But Maggie began to experience that startlingly subtle but steadily advancing loss of cognitive function that marks the path of Alzheimer’s disease. Showing rare insight and humility, she voluntarily gave up her car keys and made the decision to move into residential care. What a gift that was to those who cared for her!
I was only fortunate enough to know Maggie during the last few years of her life when she was confined to bed or a reclining wheelchair. She rarely spoke, and sometimes was not fully aware or alert when we visited. But I was able to know Maggie through the loving way her granddaughter, Ellen engaged her in relationship.
When we entered the room, Ellen would move toward her grandmother in a way that demonstrated full presence of being; gentle, compassionate and joyful, expectant for Maggie’s spirit to reach out in a loving embrace like she did when Ellen would run to greet her as a little girl.
“Hey Grandmamma! How are you today? We’re here to see you…we’re so glad to see you today!”
Ellen touched her lovingly, spoke softly and sweetly, paying full attention to her and looking into her eyes at eye level. She told her what was going on currently in her life and the lives of those that meant a lot to her – grandparents want to know about the lives of their grandchildren – and Maggie looked at her, listened, and occasionally smiled. Those smiles were a gift that Ellen will hold onto. And so will I.
Ellen sang to her, fed her, prayer with her, and expressed love to her in any way she could. And it all was tailored to what she knew of the essential personal traits of her grandmother. It didn’t matter that Maggie didn’t say much anymore. Words mainly express thoughts. But being there and being present expressed much more.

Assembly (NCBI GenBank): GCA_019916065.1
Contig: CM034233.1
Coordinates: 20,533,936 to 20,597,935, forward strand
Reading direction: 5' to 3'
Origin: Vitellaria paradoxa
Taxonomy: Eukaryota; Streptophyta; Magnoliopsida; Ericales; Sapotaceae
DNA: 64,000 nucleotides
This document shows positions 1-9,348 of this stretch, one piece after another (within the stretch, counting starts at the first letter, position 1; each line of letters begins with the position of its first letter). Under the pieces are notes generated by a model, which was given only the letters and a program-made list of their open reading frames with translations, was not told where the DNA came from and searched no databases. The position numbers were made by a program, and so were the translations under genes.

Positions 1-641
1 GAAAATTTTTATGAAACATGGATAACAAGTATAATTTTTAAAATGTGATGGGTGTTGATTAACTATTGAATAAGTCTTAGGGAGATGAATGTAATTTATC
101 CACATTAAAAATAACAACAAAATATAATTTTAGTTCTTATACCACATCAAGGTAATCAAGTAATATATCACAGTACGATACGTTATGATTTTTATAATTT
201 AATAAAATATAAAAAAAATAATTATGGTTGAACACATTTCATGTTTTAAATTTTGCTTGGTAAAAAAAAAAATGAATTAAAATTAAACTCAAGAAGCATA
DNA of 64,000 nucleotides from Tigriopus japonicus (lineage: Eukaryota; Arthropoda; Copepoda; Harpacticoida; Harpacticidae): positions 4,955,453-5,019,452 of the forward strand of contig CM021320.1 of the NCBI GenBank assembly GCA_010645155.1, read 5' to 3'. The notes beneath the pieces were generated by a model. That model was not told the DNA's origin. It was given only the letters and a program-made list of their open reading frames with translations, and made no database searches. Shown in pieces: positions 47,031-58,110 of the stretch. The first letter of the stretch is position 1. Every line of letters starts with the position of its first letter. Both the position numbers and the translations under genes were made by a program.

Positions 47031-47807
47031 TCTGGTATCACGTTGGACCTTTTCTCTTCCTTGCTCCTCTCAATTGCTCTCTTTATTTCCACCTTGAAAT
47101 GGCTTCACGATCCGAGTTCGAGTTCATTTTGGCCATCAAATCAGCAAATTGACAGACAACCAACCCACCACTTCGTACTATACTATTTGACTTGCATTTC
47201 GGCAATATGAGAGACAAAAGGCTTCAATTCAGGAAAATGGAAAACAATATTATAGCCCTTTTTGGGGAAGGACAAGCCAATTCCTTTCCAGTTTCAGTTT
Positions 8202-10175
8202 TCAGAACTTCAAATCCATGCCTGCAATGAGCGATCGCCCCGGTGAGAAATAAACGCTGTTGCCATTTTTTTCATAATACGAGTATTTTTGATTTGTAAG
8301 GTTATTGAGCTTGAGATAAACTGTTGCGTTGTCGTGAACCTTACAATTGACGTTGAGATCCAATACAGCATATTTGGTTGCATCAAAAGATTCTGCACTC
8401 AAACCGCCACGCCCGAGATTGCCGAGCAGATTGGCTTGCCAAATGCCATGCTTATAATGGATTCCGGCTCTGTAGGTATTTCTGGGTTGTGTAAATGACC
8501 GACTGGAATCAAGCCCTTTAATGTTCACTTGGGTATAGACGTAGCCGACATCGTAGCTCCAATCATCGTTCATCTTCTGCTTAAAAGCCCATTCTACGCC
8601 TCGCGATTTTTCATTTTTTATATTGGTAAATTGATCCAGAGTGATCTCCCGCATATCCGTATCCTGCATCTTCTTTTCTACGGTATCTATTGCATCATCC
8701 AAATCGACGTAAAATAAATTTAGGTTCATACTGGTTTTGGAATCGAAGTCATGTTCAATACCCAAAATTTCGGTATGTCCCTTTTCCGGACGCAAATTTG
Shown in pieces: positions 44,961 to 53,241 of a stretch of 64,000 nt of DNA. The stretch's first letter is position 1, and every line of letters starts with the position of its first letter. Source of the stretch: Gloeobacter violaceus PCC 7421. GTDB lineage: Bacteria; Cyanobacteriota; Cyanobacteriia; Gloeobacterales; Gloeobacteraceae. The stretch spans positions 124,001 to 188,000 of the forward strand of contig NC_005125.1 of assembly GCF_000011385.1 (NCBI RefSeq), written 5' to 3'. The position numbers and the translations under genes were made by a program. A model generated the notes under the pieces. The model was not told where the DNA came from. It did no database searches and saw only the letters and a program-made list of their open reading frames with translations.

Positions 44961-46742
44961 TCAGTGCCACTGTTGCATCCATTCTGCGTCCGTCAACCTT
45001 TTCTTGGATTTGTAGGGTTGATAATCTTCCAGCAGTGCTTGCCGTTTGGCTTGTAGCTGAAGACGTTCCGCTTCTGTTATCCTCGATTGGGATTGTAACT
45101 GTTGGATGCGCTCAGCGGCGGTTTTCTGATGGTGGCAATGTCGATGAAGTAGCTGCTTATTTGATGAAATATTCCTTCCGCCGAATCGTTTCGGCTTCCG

The first time I got to meet Maggie was right before we married, and Ellen wanted to tell of our upcoming wedding and introduce her to the new fiancé. What an honor for me to meet this lady I had heard so much about!
After her usual methods of engaging Maggie in the moment, Ellen asked me to come closer to the bedside. Knowing that her grandmother had been a lifelong Methodist until she moved to Alabama and joined the Presbyterian Church where her son and his family attended (a big surprise to her family!), Ellen chose to introduce me while tapping into that trait which helped to define Maggie’s own identity.
“Grandmamma, I want you to meet my fiancé, Danny. He and I will be getting married soon. And Grandmamma, I think you will really like him. He is a good Methodist boy!”
Old Maggie brightened, straightened up in her bed, got a big smile on her face and in her eyes, and beamed her deep soul over to the strange young man standing at her bedside who would soon receive her granddaughter’s hand in marriage.
“I like that kind!” she surprised us all by saying.
And from that point on I had a meaningful relationship with this woman who was very much still with us, was very much in need of relationship and love, and was very much capable of extending the warmth of her spirit to others who took the time and made the effort to be present for her in the ‘now’ of her existence.
You see, the ‘now’ of her existence had nothing to do with Alzheimer’s disease and everything to do with who Maggie was, and still is.
I like that kind of ‘now.’ And I hope to remember what Maggie and her Granddaughter Ellen have taught me as I seek relationships with others like Maggie whom I will meet along the way.